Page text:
Last weekend I fired twice getting out several plates for a dinnerware order. Pictured here are the ones I have not sold. I did several Virginia native wildflower designs as well as geometric and Eastern songbird designs. I really liked working on them.
Each style is working for me, but I like to change them a bit each time I do them to (in my mind) make them better or maybe, just to tickle my mood.
I drove up to Philadelphia, PA to see The Clay Studio and the Barnes Foundation Collection because my friend Leigh is turning 50 years old and I wanted to be at her party.
The entire weekend was amazing. First I went to The Clay Studio in the Old City part of Philadelphia and spoke to the shop director Dominique Ellis. I don’t know if I’ll get my work in there, but it was a great space in a cool part of town.
Dominique went to UNL which is where I went to Grad School, so it was cool talking about old friends and places.
While waiting for for The Clay Studio to open, I ran over to see the Liberty Bell which is around 7 blocks away. That was cool too.
Next I went to the Barnes Foundation. What an amazing collection of Impressionistic art.
Let me say, it is pathetic that they broke Barnes’ will, but this collection is so worth going to see. I would have loved to see it where it is supposed to be, but I’m guessing that the light is much better now which allowed for the images you see here. The old mansion it was in was renowned for dark lit rooms.
Anyway, some of my favorite all time paintings were there. Included are just a few of the amazing artworks up on the walls.
This article isn’t right without a Modigliani painting. So here was my favorite.
I’ve finished painting the bowls and have moved on to painting the plates for my Eastern Songbird commission. I’ve very excited as the results are turning out better than I anticipated. Some bowls are glazed and out of the kiln as indicated by the featured image of this article, but others are still waiting to be fired. This weekend I will finishe painting the plates. My last one to do is the Goldfinch which takes extra time as I have the bird sitting on a group of sunflowers that requires more work. Luckily, I love what I do.
This picture was taken after the underglaze was painted, but before it was glazed. The color is muted, but will pop once the durable clear glaze reaches temperature of 1948 degrees Fahrenheit.
The bird cup is an example of what can be done with this imagery on other forms.
I completed a new sample series that came out of the kiln last weekend and looked really good. I made a chickadee bowl, a goldfinch bowl and a titmouse bowl with an abstract pattern background.
All my work playing around with backgrounds is starting to pay off. I’m using a combination of painterly brushwork and stamped color that together is organic and colorful. It took a while to find something subtle enough that let the birds stand out.
My next round of imagery should be just what I want. 🙂
I was able to see the Freer Gallery in Washington, DC this past weekend. It is my favorite museum on the Mall and I really enjoyed seeing the treasures they have there.
There were only a few different items set up in the 20 rooms they show items in, but it was worth the trip. They had a Japanese tea room utensil set up which I really admired among the other items.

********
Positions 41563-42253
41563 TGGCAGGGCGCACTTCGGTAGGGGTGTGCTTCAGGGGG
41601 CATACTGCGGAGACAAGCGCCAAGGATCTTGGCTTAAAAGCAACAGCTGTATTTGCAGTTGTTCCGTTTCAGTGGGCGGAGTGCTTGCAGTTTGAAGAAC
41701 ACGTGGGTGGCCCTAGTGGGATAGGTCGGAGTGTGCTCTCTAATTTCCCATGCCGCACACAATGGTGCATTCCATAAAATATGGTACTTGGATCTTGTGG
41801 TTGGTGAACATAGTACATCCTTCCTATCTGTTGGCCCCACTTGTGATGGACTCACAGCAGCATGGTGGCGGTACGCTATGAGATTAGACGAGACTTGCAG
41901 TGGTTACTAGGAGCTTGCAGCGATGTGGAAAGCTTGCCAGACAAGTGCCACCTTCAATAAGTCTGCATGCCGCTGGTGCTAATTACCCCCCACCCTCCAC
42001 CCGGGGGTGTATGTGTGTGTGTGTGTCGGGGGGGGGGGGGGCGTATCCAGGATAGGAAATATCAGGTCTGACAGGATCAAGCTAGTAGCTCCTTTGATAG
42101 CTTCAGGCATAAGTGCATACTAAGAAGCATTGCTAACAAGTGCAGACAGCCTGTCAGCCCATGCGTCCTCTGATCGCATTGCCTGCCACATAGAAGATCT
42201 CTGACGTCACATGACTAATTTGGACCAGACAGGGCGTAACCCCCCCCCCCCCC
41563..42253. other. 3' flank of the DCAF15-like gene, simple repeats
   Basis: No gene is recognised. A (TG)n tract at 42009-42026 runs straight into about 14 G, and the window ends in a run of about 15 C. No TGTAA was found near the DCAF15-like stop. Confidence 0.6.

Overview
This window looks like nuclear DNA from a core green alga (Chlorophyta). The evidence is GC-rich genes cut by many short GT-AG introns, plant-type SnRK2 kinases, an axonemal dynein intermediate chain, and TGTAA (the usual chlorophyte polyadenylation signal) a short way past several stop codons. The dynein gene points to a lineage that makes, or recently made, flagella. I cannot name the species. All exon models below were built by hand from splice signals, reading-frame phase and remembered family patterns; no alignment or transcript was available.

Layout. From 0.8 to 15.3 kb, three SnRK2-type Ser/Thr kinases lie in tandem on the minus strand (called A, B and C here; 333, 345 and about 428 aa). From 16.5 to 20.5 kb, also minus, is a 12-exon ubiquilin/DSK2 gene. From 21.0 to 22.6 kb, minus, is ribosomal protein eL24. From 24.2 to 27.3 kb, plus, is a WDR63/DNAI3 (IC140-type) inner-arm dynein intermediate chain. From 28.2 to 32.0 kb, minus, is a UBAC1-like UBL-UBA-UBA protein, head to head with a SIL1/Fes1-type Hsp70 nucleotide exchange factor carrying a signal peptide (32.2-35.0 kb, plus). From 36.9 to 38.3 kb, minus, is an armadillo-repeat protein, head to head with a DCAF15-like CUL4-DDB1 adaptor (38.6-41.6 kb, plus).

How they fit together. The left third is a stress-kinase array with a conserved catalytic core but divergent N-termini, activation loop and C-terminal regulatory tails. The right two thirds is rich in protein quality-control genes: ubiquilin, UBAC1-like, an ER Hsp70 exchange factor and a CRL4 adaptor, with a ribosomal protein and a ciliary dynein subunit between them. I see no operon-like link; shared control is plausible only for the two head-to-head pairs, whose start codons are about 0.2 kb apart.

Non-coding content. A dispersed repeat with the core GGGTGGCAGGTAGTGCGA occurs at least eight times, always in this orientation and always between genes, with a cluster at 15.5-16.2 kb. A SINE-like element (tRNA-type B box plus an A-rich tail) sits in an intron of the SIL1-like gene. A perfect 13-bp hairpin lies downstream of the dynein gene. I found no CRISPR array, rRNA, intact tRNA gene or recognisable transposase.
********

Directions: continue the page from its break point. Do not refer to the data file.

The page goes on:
Whistler’s paintings were also up and they had 3 of the Nocturne paintings that I really like. I’ve been thinking of including them in my paintings. I think the Nockturne idea will work well with the goblins and dark fairies I’ve been trying to create as imagery.
In the 80’s I was lucky enough to inspect the vault below the Freer. I hope to do that again once I can get enough people together to do it. It is free, but you have to arrange a meeting. They may have a minumum amount of people to go as well.
I just finished a weekend showing my work at a craft fair at Hardywood Brewery. There were a little over 60 booths showing their wares and trying to move their merchandise to at least a thousand people a day. It was a great turnout and I’d like to say thank you to the vendors around me that were nice and gracious with advice.
What a great show! I hope I get in to do it again next year.
Yes, the annual firing was done the week after Thanksgiving and I went and picked up my pottery last night.
I am so thankful for Mike and Alex firing my pots at Tree Hill Pottery, here in Richmond, VA. My work turned out great and I’m excited to show you the results.
I reformulated my clay body to create a red flashing clay body. Unfortunately, I failed again. I researched and studied flashing bodies in Graduate School and lost the recipes I created, so now I’m working to create a new body with less expensive and readily available ingredients.
I have 4 glazes that are really looking good in the firing. My favorites are the Tenmoku, Amber, Cobolt and Pumice. I have a great Oribe, but didn’t use it in this firing. My next glaze will be a white.
I hope you like these as much as I do. They are an Asian aesthetic. The cups are small holding 5-6oz. The trays are 14-16in long.
I’m having a great time working on designs inspired by my recent trips to the National Gallery in DC and the VMFA, here in Richmond. Mostly, abstract work have been coming out of my head, but some new motifs are out that are based on realism.
Each kiln load spurs me on to create new designs. I feed of small areas where brush strokes and stamped color collide and promise new material for the next piece.
As the holidays are approaching I have created a new series of snow person mugs where I really got into the background abstraction, trying to represent a landscape. It felt to me that I was creating slipware which I am inspired by as I enjoy the different historical representations and designs.
Also, I have made more Gnome pieces. I think they represent the Christmas spirit well and I like the childhood memories they bring back when I paint them.